Antenna (pl. antennae): A pair of segmented appendages located on the head above the mouthparts and usually sensory in function.

Anterior: At or directed toward the head or forward part of the body.

Anthostele: The lower part of the polyp, often stiffened, into which the distal portion of the polyp, the anthocodia (which includes the mouth and the eight tenacles) is withdrawn.

Antibiotic Resistance: Frequent exposure to an antibiotic provides conditions favorable to the evolution of germs, which are resistant to (i.e. not harmed by) that antibiotic.

Antimony (Sb): The maximum contaminant level is 0.006 mg/L. Elevated levels of antimony can increase blood cholesterol and decrease blood glucose.

Aperture: An opening or hole in the gastropod shell.

Apex: The tip or highest point of the shell.

Aphotic Zone: That part of the ocean in which light is insufficient to carry on photosynthesis.

Apical Bud: The principal growing point of the stem.

Aquaculture: Cultivation of aquatic organisms under controlled conditions.

Aquatic: Living in water.

Aquifer: The saturated underground formation that will yield usable amounts of water to a well or spring. The formation could be sand, gravel, limestone or sandstone. The water in an aquifer is called groundwater. A saturated formation that will not yield water in usable quantities is called an aquiclude. Most Pennsylvania aquifers may be categorized into confined and unconfined aquifers.

Aragonite: The substance that makes up coral skeletons and coral sand, as well as some shells. It's a form of CaCO3.

Arrow Worms: Members of the phylum Chaetognatha, a group of planktonic carnivores.

Arsenic (As): The MCL for arsenic is 0.05 mg/L. Arsenic is highly toxic and its prevalence is due to the natural occurrence of this metal and past use of arsenic in pesticides. Arsenic poisoning typically makes people feel tired and depressed and this poisoning is also associated with weight loss, nausea, hair loss, and marked by white lines across your toenails and fingernails. For freshwater the concentration should be less than 0.05 mg/L.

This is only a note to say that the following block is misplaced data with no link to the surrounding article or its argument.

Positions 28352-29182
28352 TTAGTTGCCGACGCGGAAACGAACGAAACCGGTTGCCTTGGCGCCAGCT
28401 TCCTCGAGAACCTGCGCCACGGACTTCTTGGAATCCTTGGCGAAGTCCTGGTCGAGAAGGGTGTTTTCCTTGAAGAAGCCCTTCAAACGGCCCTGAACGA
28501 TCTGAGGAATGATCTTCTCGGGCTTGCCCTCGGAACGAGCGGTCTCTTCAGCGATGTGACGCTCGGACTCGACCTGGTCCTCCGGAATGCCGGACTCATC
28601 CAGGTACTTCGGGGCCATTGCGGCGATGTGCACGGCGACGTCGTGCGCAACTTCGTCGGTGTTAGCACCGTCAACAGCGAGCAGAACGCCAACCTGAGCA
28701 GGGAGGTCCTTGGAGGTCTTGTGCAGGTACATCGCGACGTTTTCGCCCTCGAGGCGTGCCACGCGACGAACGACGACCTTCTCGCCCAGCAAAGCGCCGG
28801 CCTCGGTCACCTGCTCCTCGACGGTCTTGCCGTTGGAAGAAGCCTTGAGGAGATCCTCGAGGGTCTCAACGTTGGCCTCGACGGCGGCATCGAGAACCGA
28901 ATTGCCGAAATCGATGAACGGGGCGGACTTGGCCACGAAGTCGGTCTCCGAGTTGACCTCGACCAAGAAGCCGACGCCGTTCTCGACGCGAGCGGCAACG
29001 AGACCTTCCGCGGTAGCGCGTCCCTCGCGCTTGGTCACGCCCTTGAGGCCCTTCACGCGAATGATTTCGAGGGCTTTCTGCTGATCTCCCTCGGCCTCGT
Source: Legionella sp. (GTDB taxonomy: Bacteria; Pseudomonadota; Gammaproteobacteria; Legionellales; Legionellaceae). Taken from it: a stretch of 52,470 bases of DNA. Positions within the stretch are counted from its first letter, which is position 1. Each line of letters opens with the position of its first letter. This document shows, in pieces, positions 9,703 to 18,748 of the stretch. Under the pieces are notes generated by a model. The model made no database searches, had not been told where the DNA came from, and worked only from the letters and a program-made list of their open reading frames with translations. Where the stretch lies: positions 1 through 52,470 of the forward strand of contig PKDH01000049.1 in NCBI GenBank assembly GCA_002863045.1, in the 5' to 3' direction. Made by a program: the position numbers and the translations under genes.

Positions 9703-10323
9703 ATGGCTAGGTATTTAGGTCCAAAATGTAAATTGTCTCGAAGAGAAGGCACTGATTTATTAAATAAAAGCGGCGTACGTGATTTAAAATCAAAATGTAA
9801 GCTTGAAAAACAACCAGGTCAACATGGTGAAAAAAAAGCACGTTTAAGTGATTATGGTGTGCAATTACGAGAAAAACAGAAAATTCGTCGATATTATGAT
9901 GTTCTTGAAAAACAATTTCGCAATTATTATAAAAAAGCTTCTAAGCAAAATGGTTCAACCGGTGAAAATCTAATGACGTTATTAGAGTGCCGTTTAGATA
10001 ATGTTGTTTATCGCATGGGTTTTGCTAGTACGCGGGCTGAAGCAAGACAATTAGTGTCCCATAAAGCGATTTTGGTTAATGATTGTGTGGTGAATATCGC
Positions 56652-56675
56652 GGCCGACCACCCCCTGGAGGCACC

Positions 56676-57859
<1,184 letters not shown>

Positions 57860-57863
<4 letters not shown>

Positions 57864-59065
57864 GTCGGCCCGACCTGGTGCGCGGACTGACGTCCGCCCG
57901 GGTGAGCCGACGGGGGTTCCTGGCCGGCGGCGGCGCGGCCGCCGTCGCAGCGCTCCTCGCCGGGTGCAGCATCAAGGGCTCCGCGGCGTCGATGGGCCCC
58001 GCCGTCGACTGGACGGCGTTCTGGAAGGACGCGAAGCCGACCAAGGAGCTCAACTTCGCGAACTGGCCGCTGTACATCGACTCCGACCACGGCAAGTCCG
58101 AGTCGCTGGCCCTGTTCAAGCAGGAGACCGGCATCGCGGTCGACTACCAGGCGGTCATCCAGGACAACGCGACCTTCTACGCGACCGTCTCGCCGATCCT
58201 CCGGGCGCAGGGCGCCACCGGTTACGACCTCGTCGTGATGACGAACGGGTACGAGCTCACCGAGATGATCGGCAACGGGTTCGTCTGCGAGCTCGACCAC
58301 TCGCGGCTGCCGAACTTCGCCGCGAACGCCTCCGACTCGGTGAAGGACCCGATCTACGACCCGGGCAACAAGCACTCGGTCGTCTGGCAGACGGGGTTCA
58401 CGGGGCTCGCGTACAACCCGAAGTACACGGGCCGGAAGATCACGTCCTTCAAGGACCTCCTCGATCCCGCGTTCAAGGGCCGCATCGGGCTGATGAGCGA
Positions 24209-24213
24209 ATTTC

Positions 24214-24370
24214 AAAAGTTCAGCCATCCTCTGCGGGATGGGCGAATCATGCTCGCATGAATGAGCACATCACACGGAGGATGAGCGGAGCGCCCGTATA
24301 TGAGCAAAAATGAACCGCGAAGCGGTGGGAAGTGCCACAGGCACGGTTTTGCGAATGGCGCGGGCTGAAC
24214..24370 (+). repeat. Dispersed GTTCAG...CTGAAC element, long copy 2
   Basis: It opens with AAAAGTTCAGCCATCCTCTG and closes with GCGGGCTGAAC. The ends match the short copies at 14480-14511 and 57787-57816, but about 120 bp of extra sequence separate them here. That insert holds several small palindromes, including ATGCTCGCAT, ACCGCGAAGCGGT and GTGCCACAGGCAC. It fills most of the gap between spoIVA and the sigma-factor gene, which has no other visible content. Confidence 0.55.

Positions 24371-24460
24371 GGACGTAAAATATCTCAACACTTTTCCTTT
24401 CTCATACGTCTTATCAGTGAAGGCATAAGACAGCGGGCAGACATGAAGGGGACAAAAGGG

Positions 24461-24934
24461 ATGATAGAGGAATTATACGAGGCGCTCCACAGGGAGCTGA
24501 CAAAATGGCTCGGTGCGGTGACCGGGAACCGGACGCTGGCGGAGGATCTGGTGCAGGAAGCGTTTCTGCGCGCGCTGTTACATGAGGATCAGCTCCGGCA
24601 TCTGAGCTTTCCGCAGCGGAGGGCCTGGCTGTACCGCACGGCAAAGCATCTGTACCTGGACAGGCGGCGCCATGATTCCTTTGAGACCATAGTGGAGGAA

Artemia: A very common food for fresh and marine water fish. They are very tiny crustaceans that are easy to breed and maintain for long periods of time. They are a great source of food for young fry. They grow to about 3/4 inches max. See brine shrimp.

Artificial Recharge: The unnatural addition of surface waters to groundwater. Recharge could result from reservoirs, storage basins, leaky canals, direct injection of water into an aquifer, or by spreading water over a large land surface.

Asexual Reproduction: A natural process by which some plants and animals produce offspring within themselves, without the production of eggs or without fertilization from another plant or animal.

Assimilation Efficiency: The fraction of ingested food that is absorbed and used in metabolism.

Assortative Mating: The mating of a given genotype mates with another genotype at a frequency disproportionate to that expected from random encounter.

Atoll: A horseshoe or circular array of islands, capping a coral reef system perched around an oceanic volcanic seamount and enclosing or nearly enclosing a lagoon.

Attenuation of Light: Diminution of light intensity or a decrease in the energy of a wave or beam of particles occurring as the distance from the source increases; caused by absorption, scattering, and divergence from a point source; explained, in the ocean, in terms of absorption and scattering.

Aufwuchs: A term that refers to algae growing on rocks, wood or other surfaces.

Autotrophic: Pertaining to organisms able to manufacture their own food from inorganic substances.

Autotrophic Algae: Algae capable of photosynthesis and growth, requiring only a few organically derived substances, such as vitamins, along with dissolved inorganic nutrients.

Auxotrophic Algae: Algae requiring a few organically derived substances, such as vitamins, along with dissolved inorganic nutrients for photosynthesis

Average Trophic Transfer Efficiency: Amount of food eaten, which is converted to animal tissue. Typically, an animal requires 10 pounds of food to produce 1 pound of animal tissue, hence a trophic efficiency of 10%.

Axillary Bud: A bud, capable of developing into a lateral shoot, present in the angle between the stem and a leaf.